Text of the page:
Finally, we connect our analysis of diversion to other rhetorical techniques linked to President Trump52. Each of these presents a rich avenue for further exploration. One related technique involves deflection, which differs from diversion by directly attacking the media (e.g., accusing them of spreading fake news)25. Another technique involves pre-emptive framing, by launching information with a new angle52. An extension of pre-emptive framing may involve the notion of inoculation, which is the idea that by anticipating inconvenient information, the public may be more resilient to its impact53. Inoculation has been shown to be particularly useful in the context of protecting the public against misinformation54, and it remains to be seen whether pre-emptive tweets by the President may affect the media or the public in their response to an unfolding story.

The availability of social media has provided politicians with a powerful tool. Our data suggest that, whether intentionally or not, President Trump exploits this tool to divert the attention of mainstream media. Further investigation is needed to understand if future US presidents or other global leaders will use the tool in a similar way.

Our findings have implications for journalistic practice. The American media have, for centuries, given much emphasis to the president’s statements. This tradition is challenged by presidential diversions in bites of 280 characters. How journalistic practice can be adapted to escape those diversions is one of the defining challenges to the media for the twenty-first century.

## Methods

### Materials

The sampling period covered 731 days, from Donald Trump’s inauguration (20 January 2017) through the end of his 2nd year in office (January 20, 2019). We sampled content items from three sources: (1) all of Donald Trump’s tweets from the @realDonaldTrump handle. Tweets that only contained weblinks or were empty after filtering of special characters and punctuation were removed. (2) All of the full-text coverage of the New York Times (NYT) available through its online archive. (3) The headlines of all content items covered by the American Broadcasting Corporation’s (ABC) World News Tonight (daily at 7:30 p.m.). Headlines were obtained from the Vanderbilt Television News Archive (VTNA; https://tvnews.vanderbilt.edu). Summary statistics for the content items are available in the Supplementary information (Table S1).

### Search keys for the targeted analysis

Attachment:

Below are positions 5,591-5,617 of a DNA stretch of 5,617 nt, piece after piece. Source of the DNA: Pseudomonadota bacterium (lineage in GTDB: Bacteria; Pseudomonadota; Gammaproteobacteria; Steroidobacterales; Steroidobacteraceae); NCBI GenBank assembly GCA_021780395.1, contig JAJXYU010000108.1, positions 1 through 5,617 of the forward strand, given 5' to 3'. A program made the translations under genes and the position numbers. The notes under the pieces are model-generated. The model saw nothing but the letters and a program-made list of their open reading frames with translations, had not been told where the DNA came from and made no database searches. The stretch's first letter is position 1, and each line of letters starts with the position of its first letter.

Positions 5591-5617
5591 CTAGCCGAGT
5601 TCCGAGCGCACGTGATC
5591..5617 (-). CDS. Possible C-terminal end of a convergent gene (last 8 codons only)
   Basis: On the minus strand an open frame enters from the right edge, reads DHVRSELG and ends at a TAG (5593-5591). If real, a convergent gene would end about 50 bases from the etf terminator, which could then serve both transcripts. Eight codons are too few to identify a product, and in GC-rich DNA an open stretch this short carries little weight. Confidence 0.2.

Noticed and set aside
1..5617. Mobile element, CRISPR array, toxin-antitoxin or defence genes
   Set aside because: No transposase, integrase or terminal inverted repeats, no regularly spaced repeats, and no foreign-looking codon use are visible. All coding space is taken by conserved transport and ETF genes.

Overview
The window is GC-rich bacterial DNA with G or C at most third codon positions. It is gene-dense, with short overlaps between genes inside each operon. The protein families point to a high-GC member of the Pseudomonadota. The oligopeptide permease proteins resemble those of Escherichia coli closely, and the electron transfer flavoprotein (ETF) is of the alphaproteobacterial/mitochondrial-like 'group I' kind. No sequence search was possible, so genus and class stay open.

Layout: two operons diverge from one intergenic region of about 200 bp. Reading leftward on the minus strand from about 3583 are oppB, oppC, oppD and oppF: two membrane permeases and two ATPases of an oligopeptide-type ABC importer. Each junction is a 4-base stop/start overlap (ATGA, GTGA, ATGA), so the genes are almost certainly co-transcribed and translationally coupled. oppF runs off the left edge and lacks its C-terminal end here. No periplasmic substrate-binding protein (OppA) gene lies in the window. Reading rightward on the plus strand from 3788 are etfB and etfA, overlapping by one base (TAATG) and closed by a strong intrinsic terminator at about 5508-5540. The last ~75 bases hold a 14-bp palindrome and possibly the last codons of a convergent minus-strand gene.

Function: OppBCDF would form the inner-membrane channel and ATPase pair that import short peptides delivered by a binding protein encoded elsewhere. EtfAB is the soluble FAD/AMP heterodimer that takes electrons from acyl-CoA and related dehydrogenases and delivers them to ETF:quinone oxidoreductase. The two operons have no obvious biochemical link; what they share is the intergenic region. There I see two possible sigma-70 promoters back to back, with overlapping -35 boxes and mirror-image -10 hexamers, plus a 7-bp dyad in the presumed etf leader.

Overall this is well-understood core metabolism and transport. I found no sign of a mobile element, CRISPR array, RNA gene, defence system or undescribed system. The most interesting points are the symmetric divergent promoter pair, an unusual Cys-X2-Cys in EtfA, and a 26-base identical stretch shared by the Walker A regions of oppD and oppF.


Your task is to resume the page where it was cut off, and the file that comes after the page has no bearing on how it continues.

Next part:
#### Threatening media content

We used the search keys “Russia OR Mueller” to identify media content that was potentially threatening to President Trump. For each day in the sampling period, we counted how many news items in each of our media sources, NYT and ABC, contained one or both of those keywords.

We used the search keys “China,” “jobs,” and “immigration” to identify potentially diverting content in Donald Trump’s tweets. For each day in the sampling period, we counted the number of times any of those keywords appeared in the tweets for that day.

### Keywords for the expanded analysis

The expanded analysis tested all possible pairs of words in Donald Trump’s Twitter vocabulary. The vocabulary comprised words that occurred at least 150 times and were not stopwords. (The results are not materially affected if the occurrence threshold is lowered to 100.) Stopwords (such as “the” or “are”) are considered unimportant for text analysis. Here we identified stopwords using the SMART option for R package tm. We also removed numbers and web links (URLs). Because focus was on diversion, we also excluded “Russia,” “Mueller,” and “collusion,” yielding a final vocabulary of N = 55 (N = 1485 unique pairs). Each pair was used as a set of keywords in a separate regression analysis. The average number of vocabulary items in a tweet was 2.95 (s = 2.26), and we therefore considered two vocabulary words to be sufficient to uniquely identify the topic of a tweet.

### Control variables

All regression models included at least 106 control variables. A separate intercept was modeled for each of the weeks (N = 104) during the sampling period to account for potential endogenous short-term fluctuations. The date (number of days since January 1, 1960), and square of the date, were entered as two additional control variables to account for long-term trends. In addition, lagged variables were included as suggested by a detailed examination of the underlying autocorrelation structures.

### Autocorrelation structure